The people who are involved in trying to solve these problems are dealing with a crisis. The analogy is, there’s an emergency room in the hospital and then there’s healthcare in the hospital – and a lot of the people we’re working with here are in the ER. They’re dealing with the raw, day-to-day emergency of gun violence. They’re dealing with the at-risk kids and they don’t have room for error.
The ability for someone to be standing in the background saying, wait, let’s be thoughtful, let’s identify roadblocks, let’s identify changes that can be made … they’re going to help these individuals in the trenches. I have an opportunity to be one of those who takes a step back and looks a little more broadly. There are issues of logistics and systems thinking and open-ended problem solving and quantitative formulations, and those are things that are part of the engineer’s education. That diversity of thought and diversity of problem-solving is what they’re seeking on these boards. That’s really a part of the service of this university.
How can technology support your role?
In facing these problems, many are using the same tools they were using 20 or 30 years ago – it’s word of mouth and it’s talking and it’s living in the community and reaching out to at-risk kids. But today, we have a huge technological capability for very granular assessments of people’s behaviors. Your Amazon account knows what you’re going to buy next before you buy it. Technology is becoming a good tool in understanding, and sometimes predicting, individual behavior.
So at that first meeting I was asking, what kinds of granular information do you have about at-risk people? Well, the room went to crickets. And Chuck (Ramsey) jumped on this – he said, Joe, I want to know about ‘granular.’ There is a lot of information that we can gather on potentially at-risk individuals. There’s a lot we can do to help the minister or the priest or the social worker who’s in the community. I just think there’s a technological overlay that could be put over these issues.
One of the district attorneys in that meeting said, ‘After we have a homicide, the first thing we do is go and look at the social media. Because typically the murder’s been announced in advance.’ And so, the person who’s at-risk of becoming violent has some data that we could access. If Amazon can tell me what I’m going to buy before I buy it, we may to be able to tell, this person’s on the edge. And this might be wonderful for the minister, the priest, the social worker who can have some kind of personal response. We have real capacity today to understand elements of human behavior at the speed of light.
What are the deliverables and how will your task play a part?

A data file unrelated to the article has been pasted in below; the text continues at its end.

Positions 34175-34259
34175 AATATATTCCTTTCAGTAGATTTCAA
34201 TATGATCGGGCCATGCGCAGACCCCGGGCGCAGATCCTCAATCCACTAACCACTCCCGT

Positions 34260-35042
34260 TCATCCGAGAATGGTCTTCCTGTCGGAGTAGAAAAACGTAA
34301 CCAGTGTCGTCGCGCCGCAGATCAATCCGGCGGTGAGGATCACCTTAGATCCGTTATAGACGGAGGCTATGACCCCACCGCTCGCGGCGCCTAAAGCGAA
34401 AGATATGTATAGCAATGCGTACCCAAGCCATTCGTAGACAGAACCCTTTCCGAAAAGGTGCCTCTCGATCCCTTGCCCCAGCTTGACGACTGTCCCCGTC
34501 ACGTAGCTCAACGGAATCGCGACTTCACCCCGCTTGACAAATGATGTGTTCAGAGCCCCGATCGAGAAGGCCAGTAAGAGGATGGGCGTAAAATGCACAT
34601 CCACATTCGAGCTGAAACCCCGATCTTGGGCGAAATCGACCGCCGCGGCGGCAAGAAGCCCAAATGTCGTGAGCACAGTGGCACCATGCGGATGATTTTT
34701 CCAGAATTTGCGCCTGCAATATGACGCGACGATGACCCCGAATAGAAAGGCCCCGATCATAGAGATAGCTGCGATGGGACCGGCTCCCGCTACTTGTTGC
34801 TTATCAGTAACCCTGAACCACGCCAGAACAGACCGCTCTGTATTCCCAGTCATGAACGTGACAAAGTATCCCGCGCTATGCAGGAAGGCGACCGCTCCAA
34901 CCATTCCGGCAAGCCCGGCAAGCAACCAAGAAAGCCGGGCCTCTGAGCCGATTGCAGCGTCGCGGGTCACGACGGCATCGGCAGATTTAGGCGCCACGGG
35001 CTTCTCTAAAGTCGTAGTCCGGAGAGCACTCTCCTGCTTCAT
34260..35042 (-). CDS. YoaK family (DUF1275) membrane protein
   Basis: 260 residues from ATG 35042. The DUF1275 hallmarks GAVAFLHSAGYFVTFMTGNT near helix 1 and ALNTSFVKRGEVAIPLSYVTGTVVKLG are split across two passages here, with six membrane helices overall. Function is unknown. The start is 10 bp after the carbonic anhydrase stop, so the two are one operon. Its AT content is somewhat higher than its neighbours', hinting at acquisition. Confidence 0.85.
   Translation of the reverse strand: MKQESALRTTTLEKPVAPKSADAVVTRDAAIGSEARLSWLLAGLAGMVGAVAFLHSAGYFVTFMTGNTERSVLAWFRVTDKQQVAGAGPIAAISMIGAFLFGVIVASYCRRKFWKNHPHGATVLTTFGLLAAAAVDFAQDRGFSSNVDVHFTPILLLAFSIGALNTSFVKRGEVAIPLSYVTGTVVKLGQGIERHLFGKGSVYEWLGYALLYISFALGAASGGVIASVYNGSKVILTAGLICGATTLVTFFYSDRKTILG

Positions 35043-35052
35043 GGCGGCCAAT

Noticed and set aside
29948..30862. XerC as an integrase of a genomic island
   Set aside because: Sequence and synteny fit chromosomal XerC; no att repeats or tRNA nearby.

So, we have a report due in February to Chief Ramsey. As we go forward and prepare, ideally I’d like to see my contribution baked in throughout the whole report. We live in the technological era and this data and ways to collect it are all around us. I’d like to see them being thought of in a positive way, as part of these potential sections on recommendations. I would not like to see data as a stand-alone section. I’d like to see it used throughout to complement all the actionables.
How does your work with the Peace Engineering program impact this committee?
You know, this Peace Engineering program – we’re the only one in the nation. Today, we’re it! It’s a unique thing. When people find out about it, they want to bring our area of expertise to bear on these problems They say, wait, we’re working on gun control and we have a program in peace engineering and we’re in Philadelphia, which is the heart of the social gun violence. You look at the stats and Philadelphia dominates. So, when we say we have peace engineering here, that’s how we’re being connected with these kinds of issues.
Can you describe Peace Engineering at the College of Engineering?
One of the goals of our Peace Engineering program is to learn the challenges of communities first-hand through the eyes of people and organizations committed to violence reduction. We seek to learn what roadblocks exist, and ask the question ”can engineering help?” In those cases where the answer is yes, then we would like to be a resource. Policies, technologies, and people all contribute to these challenges – a single-pronged approach to address them simply won’t work. Peace Engineering works to integrate the technical elements into the social policy.
I’d love to have a classroom of Drexel College of Engineering students challenged on a problem related to reducing community gun violence. I can’t imagine how many ideas would result! I really believe that our students and faculty can create collaborations between currently disparate organizations to help in crises like gun violence here in Pennsylvania. Our students are capable of remarkable things – and they love meaningful work.